guy  who ever  showed any interest  in him  outside of  his department
     achievements.

          Swinging the front  door wide, he  stood deliberately, framed  in
     the door  way so they  would have a  clear shot at  him.  He  kept his
     weapon at  his side; non-threateningly.   "My wife is  already dead; I
     killed  her.  You are going to   have to kill me, too, Jim," he yelled
     back.

          "I know better than that, Hank, his friend replied.  Your wife is
     at work.  I already called  to check.  Put down the gun  and walk out.
     You know  I'll  do everything  I  can to  help  you.   Besides,  we're
     friends."

          "It's way  beyond that now,  Jim," he  called back.   Raising his
     weapon, he shot one of  the swirling lights on top of  the nearest cop
     car.

          "Don't even think  about it,"  Jim yelled  to his men.   "I  want
     every  weapon holstered."   No  return  shots were  fired and  silence
     settled across the  neighborhood.  "You ain't going  to shoot anybody,
     Hank.  You know it and I  know it."

          He shot out another whirling light in response.

           "Dad gum it,  Hank," came the response.  "They are going to make
     you pay for those things so put down the gun."

          A headlight exploded in response.

          "That did it!  I am unarmed, Hank," came the electronic amplified
     voice, "and I am walking right up  to your front door, Hank.  Go ahead
     and shoot  me; I'll go straight  to Heaven anyhow.  I'll  make it easy
     for you, Hank, because I'm not even wearing a flak jacket."

          "Don't  come, Jim,"  he hollered  back;  tears creeping  into the
     corners of his eyes.

          "Here I come, Hank, ready or not."  A big black man walked slowly
     out from behind one of the squad  cars and walked straight toward him.
     He never even  slowed once.  Hank  put a round into the  dirt not five
     feet in front of his Friend.

          "You can sure do better than that, Hank," he chided.

           Hank shot his friend's hat off.

          "You want me to put an apple in my mouth, too," he laughed but he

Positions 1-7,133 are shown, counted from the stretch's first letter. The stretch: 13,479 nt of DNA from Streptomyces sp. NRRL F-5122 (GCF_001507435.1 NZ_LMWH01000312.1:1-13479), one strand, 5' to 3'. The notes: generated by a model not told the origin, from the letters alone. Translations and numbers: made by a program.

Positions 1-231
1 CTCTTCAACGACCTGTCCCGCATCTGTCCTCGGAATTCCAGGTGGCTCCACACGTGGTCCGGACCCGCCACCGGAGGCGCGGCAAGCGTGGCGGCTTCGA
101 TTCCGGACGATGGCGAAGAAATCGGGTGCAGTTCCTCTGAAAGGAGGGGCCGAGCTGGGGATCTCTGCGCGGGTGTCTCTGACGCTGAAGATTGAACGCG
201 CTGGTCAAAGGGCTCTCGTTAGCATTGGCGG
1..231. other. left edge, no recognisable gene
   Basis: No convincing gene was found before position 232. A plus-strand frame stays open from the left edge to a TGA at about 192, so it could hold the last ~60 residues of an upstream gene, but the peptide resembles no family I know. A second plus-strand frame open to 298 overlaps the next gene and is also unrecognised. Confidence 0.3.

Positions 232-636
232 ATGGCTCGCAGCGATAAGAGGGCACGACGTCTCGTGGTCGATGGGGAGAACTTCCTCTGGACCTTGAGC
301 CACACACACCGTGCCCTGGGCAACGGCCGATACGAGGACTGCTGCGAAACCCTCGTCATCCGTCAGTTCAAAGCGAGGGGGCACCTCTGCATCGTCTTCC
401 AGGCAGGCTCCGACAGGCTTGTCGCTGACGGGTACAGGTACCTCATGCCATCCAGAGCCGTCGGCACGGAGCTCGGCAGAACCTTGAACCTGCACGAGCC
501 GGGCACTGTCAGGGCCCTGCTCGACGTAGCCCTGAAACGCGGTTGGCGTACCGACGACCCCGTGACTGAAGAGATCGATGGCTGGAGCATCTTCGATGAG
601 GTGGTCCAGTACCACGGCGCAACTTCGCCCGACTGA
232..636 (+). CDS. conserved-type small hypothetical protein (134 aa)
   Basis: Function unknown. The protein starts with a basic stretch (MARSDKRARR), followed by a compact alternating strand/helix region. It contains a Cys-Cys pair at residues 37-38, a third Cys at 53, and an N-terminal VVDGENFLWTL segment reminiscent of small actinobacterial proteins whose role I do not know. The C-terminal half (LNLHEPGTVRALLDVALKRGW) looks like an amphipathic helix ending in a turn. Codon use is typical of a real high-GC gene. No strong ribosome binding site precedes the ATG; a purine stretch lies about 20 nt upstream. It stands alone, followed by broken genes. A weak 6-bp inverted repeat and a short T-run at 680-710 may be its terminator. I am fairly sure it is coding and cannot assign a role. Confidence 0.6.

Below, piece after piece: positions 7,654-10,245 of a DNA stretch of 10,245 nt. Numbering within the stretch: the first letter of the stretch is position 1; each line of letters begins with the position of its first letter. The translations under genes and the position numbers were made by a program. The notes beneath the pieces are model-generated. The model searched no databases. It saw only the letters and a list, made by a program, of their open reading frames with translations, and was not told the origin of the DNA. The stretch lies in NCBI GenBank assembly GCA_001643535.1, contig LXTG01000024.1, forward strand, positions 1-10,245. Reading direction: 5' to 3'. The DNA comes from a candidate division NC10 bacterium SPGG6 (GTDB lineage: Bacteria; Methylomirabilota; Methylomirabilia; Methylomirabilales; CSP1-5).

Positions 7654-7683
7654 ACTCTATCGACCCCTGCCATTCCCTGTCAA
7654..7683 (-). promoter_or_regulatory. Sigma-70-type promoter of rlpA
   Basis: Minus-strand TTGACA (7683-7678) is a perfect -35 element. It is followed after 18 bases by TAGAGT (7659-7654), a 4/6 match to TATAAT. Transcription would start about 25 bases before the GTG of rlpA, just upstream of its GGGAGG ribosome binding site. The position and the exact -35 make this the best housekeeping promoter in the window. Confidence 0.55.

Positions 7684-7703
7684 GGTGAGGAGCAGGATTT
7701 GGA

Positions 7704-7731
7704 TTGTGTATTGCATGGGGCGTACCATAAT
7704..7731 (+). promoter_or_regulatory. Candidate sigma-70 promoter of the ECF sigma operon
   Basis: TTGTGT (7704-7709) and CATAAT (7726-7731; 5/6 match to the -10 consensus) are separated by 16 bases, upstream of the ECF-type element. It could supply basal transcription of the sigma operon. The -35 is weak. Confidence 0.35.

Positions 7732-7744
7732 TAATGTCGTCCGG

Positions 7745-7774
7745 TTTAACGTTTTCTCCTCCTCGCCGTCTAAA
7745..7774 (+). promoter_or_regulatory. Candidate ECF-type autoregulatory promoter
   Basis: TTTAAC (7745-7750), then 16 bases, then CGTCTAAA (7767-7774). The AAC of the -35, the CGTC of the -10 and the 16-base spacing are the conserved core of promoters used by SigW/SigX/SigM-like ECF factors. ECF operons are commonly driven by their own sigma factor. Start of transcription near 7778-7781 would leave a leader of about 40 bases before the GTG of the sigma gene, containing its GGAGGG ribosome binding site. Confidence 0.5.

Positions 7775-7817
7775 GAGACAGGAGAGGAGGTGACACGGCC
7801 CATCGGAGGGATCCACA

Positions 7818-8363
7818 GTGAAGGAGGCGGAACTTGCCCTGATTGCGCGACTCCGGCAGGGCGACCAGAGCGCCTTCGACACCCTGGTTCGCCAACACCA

kept coming.

          Hank dropped his gun just as his friend reached him and collapsed
     into his friends arms; sobbing uncontrollably.

           "Hank,"  he heard his  friend saying softly, "I  love you and so
     does the Lord.   You know this.  I have a good  friend who can get  to
     the root of this.  Things will work out and you aren't crazy.  But you
     owe me for a new hat.  Somehow,  they both cried and  laughed together
     as they held each other tightly.

     COMMENTS ON SHAME

     Shame Defined.

          A  painful   emotion  caused   by  a   strong  sense  of   guilt,
     embarrassment, unworthiness, or disgrace.

          I would say that definition covers it all.  The police officer in
     the story  was just such  a man.   He tried  being a good  soldier and
     later an  even better  cop.  Why?   As  the story  suggests, something
     happened to him as a child which directed the entire rest of his life.
     He had done everything well.  He had served the Lord, his church,  his
     country and  his community, and  done the best  he could  do.  He  was
     brave, courageous, and by all outward appearances, was a man envied by
     others.  Yet,  he was torn apart  inside and hated himself  because he
     was ashamed.

          In some respects,  shame is a wall we put up to protect ourselves
     and yet it makes us miserable.  I  have also learned it can be a tough
     shield to break in the lives of those incased in their shame.   It can
     be shame from a childhood experience.   It can be shame from not being
     good enough or at the least, not quite as good as the rest.  It can be
     guilt left over from confessed sin.  It can be disappointment in one's
     self for being so stupid  and not know better.  Worse,  we knew better
     and did it any way.  Fortunately, shame is the indication of lie based
     thinking.  This  means God can help  us by exposing the  lie, speaking
     His truth, and setting us free.   We, on the other hand, would  rather
     try and take things into our own hands because we don't want anyone to
     know what we know about ourselves.   So we hide it.  Eventually, as in
     my dramatized story, it comes out but it can come out in less dramatic
     ways as well.  Things  such as sickness, disease, illness, depression,
     chronic  pain,  and   physical  symptoms  so  numerous,  it  would  be
     impossible to try and  list them all.   It is far better to  allow the
     Lord to expose it for what it is and deal with it through experiential
     truth.


                               End Of Chapter 5


  • Go To: Chapter 6 - Condemnation
  • Go To HOME